In what appears to be the first Court of Appeal decision overturning a successful Reynolds defence, the decision of Mr Justice Tugendhat in the libel action brought against The Times by Met officer Detective Sergeant Flood was unanimously reversed by all three members of the Court of Appeal, who also rejected The Times’ cross appeal.
In our bulletin of 26 March 2010 we commented on the decision of Mr Justice Tugendhat to uphold a Reynolds defence in the context of the proposed statutory version of that defence advanced by the then Home Secretary, Jack Straw. Fuller details of the case are set out in our earlier bulletin in which we criticised that judgment for a number of reasons including its impact on DS Flood in particular and public servants generally when faced with false and defamatory allegations published by powerful media organisations such as News International.
The Master of the Rolls held that the judgment of Lord Nicholls in Reynolds that “any lingering doubt should be resolved in favour of publication” should be set aside. It had been established that DS Flood’s Article 8 right to privacy and the Article 10 free speech right of the newspaper must be given equal weight.
The Master of the Rolls also observed that each case turns on its own facts, a very similar observation to those made concerning privacy cases where the same alarming prospect arises for practitioners trying to advise where the courts appear to make their decisions based on mere judicial reaction to a set of facts rather than the application of settled legal principles. As the court observed, this defence requires the making of value judgments. This means that no certainty as to the outcome is possible because how a judge will make that value judgment depends on his internal set of values and on such issues as the importance of free speech against truth and reputation is impossible to predict.
The Master of the Rolls referred to earlier cases which he said were “salutary reminders that publicising allegations of serious wrongdoing made by third parties …can cause serious distress and reputational harm to the victim, and that if they turn out to be untrue, there should be good reason before the victim is left without redress.”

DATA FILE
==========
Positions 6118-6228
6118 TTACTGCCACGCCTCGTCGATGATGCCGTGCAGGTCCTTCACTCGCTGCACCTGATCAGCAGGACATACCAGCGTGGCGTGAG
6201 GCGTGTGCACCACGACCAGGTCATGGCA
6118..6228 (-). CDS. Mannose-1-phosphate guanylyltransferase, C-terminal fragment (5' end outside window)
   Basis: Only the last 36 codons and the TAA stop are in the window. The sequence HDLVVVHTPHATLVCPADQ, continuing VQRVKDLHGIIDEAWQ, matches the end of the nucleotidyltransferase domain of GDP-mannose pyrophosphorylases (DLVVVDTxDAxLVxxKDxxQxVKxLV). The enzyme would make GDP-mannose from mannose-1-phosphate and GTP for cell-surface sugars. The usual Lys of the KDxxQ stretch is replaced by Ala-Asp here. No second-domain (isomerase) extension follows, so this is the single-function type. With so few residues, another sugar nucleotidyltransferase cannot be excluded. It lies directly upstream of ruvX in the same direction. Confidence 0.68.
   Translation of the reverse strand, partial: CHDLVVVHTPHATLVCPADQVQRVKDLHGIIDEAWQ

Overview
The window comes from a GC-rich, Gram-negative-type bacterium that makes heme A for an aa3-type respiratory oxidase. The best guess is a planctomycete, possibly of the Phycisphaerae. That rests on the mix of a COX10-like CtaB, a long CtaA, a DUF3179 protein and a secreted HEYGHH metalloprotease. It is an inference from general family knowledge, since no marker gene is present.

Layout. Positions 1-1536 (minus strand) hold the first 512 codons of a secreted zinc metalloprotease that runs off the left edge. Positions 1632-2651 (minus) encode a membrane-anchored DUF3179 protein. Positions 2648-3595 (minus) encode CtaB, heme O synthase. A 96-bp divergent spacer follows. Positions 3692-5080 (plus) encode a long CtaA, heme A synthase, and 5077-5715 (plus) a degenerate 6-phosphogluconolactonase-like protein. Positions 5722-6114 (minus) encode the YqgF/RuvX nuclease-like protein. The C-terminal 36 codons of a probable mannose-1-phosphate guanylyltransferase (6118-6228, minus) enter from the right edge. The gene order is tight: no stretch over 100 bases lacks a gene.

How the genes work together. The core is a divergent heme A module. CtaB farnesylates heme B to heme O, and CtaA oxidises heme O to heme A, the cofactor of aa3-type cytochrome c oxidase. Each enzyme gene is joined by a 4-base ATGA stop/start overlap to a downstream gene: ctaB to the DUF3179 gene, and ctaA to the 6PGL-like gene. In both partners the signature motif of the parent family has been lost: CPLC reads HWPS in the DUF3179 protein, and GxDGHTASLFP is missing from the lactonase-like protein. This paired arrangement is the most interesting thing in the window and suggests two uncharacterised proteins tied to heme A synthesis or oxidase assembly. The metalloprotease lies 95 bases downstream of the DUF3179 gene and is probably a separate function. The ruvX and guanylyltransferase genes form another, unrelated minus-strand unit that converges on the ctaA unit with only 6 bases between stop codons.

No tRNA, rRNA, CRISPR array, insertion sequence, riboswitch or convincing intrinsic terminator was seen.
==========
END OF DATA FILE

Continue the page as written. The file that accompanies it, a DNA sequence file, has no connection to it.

As all three members of the Court of Appeal agreed, that was the key question in this case. However, as the Master of the Rolls later observed, if (and in this case when) the police officer in question was exonerated, “any responsible journalist would appreciate that those allegations required speedy withdrawal or modification. Despite this, nothing was done.” Neither the Master of the Rolls nor any of the other judges appears to appreciate the irony of this statement.
The irony is that once the Reynolds defence is invoked by the press, untrue and defamatory allegations remain uncorrected. The appellate courts have thereby ensured that nothing needs be done to correct false and defamatory allegations by those who are responsible for them. This impacts not only on the individual who is the subject of those allegations, but it also leaves the general public misled and deprived of a judicial determination as to whether an allegation made by the media against a public servant such as a police officer was true or false.
The second remarkable effect of the Reynolds defence is that not only does it permit publishers not to correct false and defamatory publications on matters of public interest (contrary to the stipulations of the PCC Code which the press itself wrote), it also passes the risk of inaccurate publications from publishers such as News International to serving police officers such as DS Flood. It therefore inevitably creates injustice, and is predominantly in the media’s interest rather than that of the public. It requires of practitioners the making of value judgements rather than the application of a readily discernible set of legal principles.
Since the Reynolds defence creates injustice and leaves the public ignorant of the truth any decision which rolls back the bounds of the defence (as this does) is to be welcomed. Perhaps the members of the Court of Appeal have sensed that to both transfer the risk of an error by News International to a police officer and rob him of the right to exoneration is in nobody’s interests but News International. Unfortunately, the Court of Appeal’s better decision in Jameel was unanimously overturned by the House of Lords (see our October 2006 bulletin), which decision was perceived as widening the defence. Hopefully, this will not be repeated in this case.